Ever consider what the ultimate challenge is on a fly rod? I am sure this will change for each individual, depending on their location. However for saltwater anglers here in the Northeast, the challenge of hooking into a one hundred pound locomotion built of pure muscle is one that must be on everyone’s list.
It can swim at speeds of forty miles per hour, pick a bucktail hair out of place on your favorite fly with its insanely acute eye sight, and literally break your back with its awesome power and thrust. Enter the Atlantic Bluefin Tuna.
For the past ten years I have been chasing these powerful creatures on fly tackle. With fish hooked and landed up to one hundred and sixty pounds, one thing I have learned is that there is no room for error. To start with, ensure that all of your knots and leaders and in perfect condition. Limit the amount of connections between the fly line and the leader. If you are not fishing IGFA, go with a six to eight foot straight shot of thirty or forty pound monofilament tied from the tip of the fly line to the fly. If I have guests that request to fish IGFA standards, I use RIO’s Tarpon leaders. These come in three packs and are hand tied with twenty two pound class tippet and can be ordered with shock tippets from forty to one hundred pound.
For the connection to the fly line, I will employ a loop on the tip of the fly line by using a triple nail knot. The leader is then connected via loop to loop by putting a Bimini twist into the tip of the monofilament leader.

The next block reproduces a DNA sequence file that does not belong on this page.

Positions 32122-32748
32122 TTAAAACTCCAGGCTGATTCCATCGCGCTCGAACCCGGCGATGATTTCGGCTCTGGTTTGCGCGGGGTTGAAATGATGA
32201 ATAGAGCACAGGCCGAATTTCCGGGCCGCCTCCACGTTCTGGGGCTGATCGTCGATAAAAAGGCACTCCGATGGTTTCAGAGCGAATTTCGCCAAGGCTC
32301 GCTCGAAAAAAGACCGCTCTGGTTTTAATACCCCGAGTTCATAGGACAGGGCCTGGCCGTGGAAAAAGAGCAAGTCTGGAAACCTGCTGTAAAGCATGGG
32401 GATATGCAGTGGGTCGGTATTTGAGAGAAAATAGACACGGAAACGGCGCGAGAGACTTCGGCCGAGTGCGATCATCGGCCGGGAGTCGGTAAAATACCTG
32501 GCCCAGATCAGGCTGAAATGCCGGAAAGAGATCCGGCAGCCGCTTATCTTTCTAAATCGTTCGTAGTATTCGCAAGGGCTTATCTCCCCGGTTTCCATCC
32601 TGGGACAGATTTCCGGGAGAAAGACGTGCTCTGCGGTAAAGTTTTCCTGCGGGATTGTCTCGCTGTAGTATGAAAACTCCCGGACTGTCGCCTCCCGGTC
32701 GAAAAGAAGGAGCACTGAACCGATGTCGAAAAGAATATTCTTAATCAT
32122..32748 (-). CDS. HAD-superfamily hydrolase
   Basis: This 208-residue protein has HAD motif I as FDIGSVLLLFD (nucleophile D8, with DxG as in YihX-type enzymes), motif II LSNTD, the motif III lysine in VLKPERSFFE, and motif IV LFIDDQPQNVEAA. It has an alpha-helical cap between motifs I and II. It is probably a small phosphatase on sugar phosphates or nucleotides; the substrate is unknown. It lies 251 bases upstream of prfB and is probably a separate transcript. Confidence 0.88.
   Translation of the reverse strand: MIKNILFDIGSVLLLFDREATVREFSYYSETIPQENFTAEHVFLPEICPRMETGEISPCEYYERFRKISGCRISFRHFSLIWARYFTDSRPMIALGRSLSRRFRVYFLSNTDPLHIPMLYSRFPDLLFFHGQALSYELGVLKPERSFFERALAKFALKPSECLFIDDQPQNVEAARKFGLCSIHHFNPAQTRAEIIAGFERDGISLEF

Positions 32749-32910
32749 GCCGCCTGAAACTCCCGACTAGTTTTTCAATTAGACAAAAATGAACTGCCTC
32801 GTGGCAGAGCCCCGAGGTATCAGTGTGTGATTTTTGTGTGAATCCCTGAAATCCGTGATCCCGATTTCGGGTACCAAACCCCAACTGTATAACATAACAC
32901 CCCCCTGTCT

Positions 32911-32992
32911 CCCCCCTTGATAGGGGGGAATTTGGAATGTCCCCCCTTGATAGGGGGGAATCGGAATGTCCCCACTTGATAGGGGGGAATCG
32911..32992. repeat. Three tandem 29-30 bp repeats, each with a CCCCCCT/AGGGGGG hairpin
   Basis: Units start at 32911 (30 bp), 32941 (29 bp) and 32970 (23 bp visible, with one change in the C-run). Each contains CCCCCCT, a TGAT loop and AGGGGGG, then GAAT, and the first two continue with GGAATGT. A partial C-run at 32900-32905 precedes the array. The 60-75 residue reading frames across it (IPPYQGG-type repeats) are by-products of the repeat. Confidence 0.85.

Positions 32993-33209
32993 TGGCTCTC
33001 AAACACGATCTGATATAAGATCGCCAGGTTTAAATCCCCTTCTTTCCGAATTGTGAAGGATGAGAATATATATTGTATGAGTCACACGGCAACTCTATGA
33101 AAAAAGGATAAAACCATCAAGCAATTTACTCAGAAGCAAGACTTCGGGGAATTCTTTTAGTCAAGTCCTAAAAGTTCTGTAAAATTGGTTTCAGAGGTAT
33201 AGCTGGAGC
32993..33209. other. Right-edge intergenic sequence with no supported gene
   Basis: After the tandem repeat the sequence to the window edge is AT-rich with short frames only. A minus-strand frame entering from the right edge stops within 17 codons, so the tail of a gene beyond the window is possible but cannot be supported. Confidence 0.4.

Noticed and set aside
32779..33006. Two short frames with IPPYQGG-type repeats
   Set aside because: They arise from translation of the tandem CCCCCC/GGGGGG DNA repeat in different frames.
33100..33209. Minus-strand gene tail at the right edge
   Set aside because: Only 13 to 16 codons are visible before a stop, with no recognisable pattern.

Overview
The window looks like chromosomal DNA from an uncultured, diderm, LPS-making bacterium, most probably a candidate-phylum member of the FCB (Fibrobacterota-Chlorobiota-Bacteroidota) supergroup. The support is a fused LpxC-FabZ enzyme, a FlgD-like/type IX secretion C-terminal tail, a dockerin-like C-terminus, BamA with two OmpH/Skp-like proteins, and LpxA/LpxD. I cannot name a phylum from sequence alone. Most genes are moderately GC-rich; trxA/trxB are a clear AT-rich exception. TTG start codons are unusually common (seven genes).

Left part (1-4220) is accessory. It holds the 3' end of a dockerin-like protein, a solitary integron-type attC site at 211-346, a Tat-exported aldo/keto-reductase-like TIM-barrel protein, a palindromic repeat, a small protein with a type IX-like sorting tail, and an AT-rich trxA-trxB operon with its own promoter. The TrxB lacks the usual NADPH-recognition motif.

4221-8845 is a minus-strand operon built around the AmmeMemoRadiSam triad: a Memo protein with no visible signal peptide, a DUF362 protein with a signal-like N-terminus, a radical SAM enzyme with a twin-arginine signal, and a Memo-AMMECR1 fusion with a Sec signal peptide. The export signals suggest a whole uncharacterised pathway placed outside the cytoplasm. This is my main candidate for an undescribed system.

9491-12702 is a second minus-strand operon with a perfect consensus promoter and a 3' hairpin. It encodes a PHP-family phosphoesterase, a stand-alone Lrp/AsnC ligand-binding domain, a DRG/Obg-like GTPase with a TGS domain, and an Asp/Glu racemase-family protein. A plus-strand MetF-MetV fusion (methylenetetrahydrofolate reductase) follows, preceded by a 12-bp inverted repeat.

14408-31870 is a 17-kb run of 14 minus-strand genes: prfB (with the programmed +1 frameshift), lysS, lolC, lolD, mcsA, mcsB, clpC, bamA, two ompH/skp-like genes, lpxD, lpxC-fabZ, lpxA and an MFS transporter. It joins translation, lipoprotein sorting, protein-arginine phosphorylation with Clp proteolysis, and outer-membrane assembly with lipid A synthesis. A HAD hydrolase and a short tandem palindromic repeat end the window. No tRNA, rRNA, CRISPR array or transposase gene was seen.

RIO’s Leviathan Fly lines. These come with breaking core strength of over seventy pounds and are built specially for big game fish as they load quickly and easily. For Bluefin here in the northeast, the 500 grain sink tip and the 500 grain intermediate tip seem to work best when matched with fourteen and sixteen weight rods.
Bluefin are best sought after in the northeast from Massachusetts to North Carolina twelve months out of the year depending on the time of the migrations. In my home waters of New Jersey, Bluefin fishing is best from July through November. A big misconception I hear a lot when targeting Bluefin is that flies need to be big. This is not the case as the majority of baits small to medium Bluefin target are smaller in nature. Sand eels, sardines, small squid, bay anchovies, and tinker mackerel are all popular baits in the four to six inch range that are generally on the menu. Flies should “match the hatch” and always be tied on extra strong hooks. Popular patterns include SKOK Mega Mushy, regular Mushmouth and White Bait Mushy, Popovics Jiggy, Shady Lady Squid and Lefty Deceiver’s.
The most important thing about fly fishing for big game is conditioning. Pace yourself and do not let your muscles tighten up. Use your core and your legs to fight the fish, rather than your back or your arms. Drink lots of fluids especially if you are in the hot sun, and as mom would always say, eat your Wheaties….your gonna need the strength! Good fishin’…